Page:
Currently Europe does not have any countries with so-called excessive deficit (over 3% of GDP), but public debt still remains elevated in some parts of the bloc. France, Belgium, Italy, Spain and Greece are among the countries with debt-to-GDP ratios near or above 100%.
The European Commission is responsible for making mühlet government public spending and borrowing does not exceed certain limits. But it cannot force any country to invest.
With a rising need for investment to boost domestic demand, some European governments such as Germany, the Netherlands and Finland are under pressure to raise their spending as they are the only ones with fiscal space to do so.
Having fiscal space is like having money in the bank which means governments can increase spending or reduce taxes, without undermining the longer-term health of public finances.
But has the time come for a shakeup in European rules on taxation and spending? And why is Germany, for example, facing pressure to spend more?
German budget surplus
Germany has a budget surplus of 1.2% of its GDP. This means about €13.5bn of tax money remains unspent – a surplus that is set to last until at least until 2021.
This ‘nest egg’ has been amassed through a very austere fiscal policy over the past few years. Some are now saying a policy that is too austere.
Several voices, including the International Monetary Fund, and the European Commission have recently urged Germany to reduce its surplus and feed the real economy.
Andrew Watt, an economist at Hans-Böckler-Stiftung, says there is no reason why an investment budget of 1% or even 2% of GDP every year cannot be financed by issuing debt.
“This investment would help some of the other European countries, because some of the things Germany needs would of course be imported,” he explains.
One example of German under-investment is the country’s ageing rail infrastructure.
In 2019, several reports highlighted the “huge rail infrastructure replacement backlog” and the need to invest close to €50bn in the sector.
Torsten Westphal is President of EVG, the German Railway and Transport Workers’ Union.
He believes the backlog in infrastructure needs to be cleared and the system needs to be put back on track.
“In concrete terms, this means we assume the number of passengers will increase massively in the coming years,“ he says. “This requires further expansion and a rebuilding of the infrastructure and the same applies to freight transport. Here, too, there has to be a massive shift.”
In response to calls to invest, the German government and Deutsche Bahn have agreed to spend €86bn over the next 10 years on maintaining the railway infrastructure.
But, the railroad sector is just one of many in dire need of public investment in Germany, although this €86bn is a first step towards creating jobs, developing rail freight between Germany and its trading partners and boosting growth.
In addition, given the current concerns over the environment, investment in rail infrastructure could have another positive side by moving passengers away from air travel towards the less carbon dependent train.
EU debate on ıslahat
On a larger scale, there is now open debate in the EU on the reforms needed to the fiscal rulebook. Paolo Gentiloni is Economy Commissioner and a former Italian prime minister. Newly-arrived in the job, he intends to shake things up.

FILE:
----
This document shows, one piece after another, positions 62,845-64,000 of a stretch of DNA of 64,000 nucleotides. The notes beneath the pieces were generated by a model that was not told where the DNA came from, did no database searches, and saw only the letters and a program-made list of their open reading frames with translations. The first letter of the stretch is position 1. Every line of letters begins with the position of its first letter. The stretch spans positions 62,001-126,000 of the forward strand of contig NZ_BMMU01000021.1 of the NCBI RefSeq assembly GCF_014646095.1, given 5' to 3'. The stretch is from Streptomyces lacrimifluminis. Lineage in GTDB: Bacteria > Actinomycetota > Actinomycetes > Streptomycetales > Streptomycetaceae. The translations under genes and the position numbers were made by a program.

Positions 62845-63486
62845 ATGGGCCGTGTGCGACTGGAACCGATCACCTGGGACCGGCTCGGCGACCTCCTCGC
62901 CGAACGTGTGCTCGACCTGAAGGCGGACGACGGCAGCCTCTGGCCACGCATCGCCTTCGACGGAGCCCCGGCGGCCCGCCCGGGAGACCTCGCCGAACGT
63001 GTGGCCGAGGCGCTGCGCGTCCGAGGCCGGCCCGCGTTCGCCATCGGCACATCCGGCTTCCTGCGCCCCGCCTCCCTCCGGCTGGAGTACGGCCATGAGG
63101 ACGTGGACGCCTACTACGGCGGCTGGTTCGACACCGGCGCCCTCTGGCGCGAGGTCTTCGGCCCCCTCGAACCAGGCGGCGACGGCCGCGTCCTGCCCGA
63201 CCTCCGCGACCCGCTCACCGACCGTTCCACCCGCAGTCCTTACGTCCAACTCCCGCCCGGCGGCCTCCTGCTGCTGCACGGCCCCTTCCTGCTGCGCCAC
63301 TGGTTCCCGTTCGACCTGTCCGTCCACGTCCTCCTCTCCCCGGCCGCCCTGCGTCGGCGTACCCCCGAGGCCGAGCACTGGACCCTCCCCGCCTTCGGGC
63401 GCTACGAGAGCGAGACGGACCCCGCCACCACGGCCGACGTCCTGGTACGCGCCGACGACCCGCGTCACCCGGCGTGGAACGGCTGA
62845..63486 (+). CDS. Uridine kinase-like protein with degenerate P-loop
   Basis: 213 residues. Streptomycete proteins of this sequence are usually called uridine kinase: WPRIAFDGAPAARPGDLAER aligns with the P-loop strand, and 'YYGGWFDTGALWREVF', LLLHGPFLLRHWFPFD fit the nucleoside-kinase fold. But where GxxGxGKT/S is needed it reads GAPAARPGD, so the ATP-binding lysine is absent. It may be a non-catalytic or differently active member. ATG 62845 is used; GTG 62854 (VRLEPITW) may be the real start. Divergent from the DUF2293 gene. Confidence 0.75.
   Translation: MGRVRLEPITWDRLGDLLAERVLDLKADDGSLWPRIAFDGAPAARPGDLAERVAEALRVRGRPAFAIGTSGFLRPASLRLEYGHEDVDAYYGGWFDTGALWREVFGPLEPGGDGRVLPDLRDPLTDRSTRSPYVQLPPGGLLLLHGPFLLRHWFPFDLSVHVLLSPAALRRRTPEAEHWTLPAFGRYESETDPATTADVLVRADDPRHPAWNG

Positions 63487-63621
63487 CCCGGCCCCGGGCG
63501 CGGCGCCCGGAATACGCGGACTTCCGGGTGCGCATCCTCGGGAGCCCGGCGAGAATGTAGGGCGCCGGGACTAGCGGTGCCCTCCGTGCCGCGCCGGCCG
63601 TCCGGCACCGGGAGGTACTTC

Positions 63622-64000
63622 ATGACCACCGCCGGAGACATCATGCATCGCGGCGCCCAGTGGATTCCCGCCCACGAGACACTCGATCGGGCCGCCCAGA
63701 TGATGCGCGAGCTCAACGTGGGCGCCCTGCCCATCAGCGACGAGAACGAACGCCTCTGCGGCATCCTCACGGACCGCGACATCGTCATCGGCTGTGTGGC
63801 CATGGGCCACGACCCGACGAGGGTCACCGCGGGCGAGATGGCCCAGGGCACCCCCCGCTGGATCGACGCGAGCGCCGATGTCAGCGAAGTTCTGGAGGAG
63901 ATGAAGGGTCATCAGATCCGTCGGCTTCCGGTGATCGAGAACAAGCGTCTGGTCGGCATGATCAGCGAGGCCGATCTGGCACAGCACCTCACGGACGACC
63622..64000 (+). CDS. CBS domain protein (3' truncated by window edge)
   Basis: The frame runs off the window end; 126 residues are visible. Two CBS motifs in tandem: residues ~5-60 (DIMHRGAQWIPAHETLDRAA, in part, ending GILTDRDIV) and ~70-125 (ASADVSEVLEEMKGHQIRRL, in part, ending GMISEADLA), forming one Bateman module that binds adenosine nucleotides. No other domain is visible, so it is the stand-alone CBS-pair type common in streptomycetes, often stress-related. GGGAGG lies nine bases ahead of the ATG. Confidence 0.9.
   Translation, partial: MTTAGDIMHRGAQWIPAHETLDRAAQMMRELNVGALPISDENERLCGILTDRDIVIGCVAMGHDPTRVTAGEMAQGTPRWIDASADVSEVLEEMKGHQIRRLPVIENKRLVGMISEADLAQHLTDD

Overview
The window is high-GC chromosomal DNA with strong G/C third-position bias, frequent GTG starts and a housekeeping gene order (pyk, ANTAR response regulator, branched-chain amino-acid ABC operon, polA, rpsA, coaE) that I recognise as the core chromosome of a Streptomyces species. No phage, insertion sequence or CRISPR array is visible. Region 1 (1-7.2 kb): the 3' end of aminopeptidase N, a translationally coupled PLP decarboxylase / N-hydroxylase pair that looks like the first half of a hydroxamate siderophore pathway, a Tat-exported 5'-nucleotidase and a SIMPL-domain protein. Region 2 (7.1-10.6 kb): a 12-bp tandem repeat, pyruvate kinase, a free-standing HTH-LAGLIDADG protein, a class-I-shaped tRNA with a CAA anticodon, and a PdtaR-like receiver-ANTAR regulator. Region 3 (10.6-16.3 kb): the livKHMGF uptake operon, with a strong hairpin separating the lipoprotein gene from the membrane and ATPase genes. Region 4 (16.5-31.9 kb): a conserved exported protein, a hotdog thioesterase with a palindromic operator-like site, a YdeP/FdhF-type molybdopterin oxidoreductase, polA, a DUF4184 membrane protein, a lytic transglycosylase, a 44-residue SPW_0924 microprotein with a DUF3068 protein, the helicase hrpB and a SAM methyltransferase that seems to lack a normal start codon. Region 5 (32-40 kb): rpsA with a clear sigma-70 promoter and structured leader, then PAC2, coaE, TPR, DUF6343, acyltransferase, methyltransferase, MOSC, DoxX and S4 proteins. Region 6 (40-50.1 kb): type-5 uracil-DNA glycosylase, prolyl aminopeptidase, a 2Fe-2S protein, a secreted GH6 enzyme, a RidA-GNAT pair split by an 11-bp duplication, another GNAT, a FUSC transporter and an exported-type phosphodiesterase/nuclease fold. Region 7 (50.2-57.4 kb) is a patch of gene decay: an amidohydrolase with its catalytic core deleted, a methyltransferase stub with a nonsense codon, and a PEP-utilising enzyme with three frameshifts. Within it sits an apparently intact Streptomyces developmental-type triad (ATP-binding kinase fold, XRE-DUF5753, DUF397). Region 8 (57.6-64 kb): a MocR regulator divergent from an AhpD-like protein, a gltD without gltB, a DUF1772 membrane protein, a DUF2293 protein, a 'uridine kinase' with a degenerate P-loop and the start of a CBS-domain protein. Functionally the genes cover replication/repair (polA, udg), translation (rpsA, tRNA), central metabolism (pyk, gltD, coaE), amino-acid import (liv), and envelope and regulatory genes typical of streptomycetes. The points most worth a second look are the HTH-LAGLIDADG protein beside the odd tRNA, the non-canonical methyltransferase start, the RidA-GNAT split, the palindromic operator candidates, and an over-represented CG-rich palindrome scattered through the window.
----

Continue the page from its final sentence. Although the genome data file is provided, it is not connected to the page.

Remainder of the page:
“It’s clear these rules were designed at a time of the most dangerous and severe post-war economic crisis in Europe,” he says. “So now we are at a different moment. We are moving away from six years of continued growth, but at the same time this growth is slowing down. So, we are not looking for a revolution, but I think the rules should be adapted to this new framework, and to this new situation.”
Mr Gentiloni doesn’t believe the current fiscal targets should be changed.
“The point is to have three different targets and goals,” he says. “One is to make these rules simpler because year-by-year they are becoming more complex. Second, we should contribute for example at a point of low growth like the one we are in now to a more expansionary fiscal stance and fiscal policy, and third we need to encourage investment.”
At the moment, the EU Commission can force some governments to limit spending, but it cannot do the opposite. Does the EU Economy Commissioner feel this should change?
“In periods like the one we have at the moment with very low growth, even in some of the countries with huge fiscal space, the Commission has been recommending for several years that this fiscal space be used for investment,” he says. “Not just for these countries, as the knock-on effect of this pro-investment attitude would be felt across all the European Union.”
The European Union is committed to becoming the first climate-neutral bloc in the world by 2050. This requires significant investment from both the EU and the national public sector, as well as the private sector.
Is there an argument for these Green investments to be excluded from deficit rules?
“Exclusion is perhaps too simple a way to describe where we are going.” says Mr Gentiloni. “I think we are going to review some clauses of our rules especially on the flexibility of facilitating investment.”
He says realistically, concrete proposals can be expected in the latter half of this year and he expects member states to be able to come to a compromise on the issue.
Mr Gentiloni is clear that more simplified rules are needed in order to address new challenges in the bloc such as climate change or the need to speed-up growth.
But the biggest challenge remains the same – making müddet different members states are on the same page over fiscal ıslahat.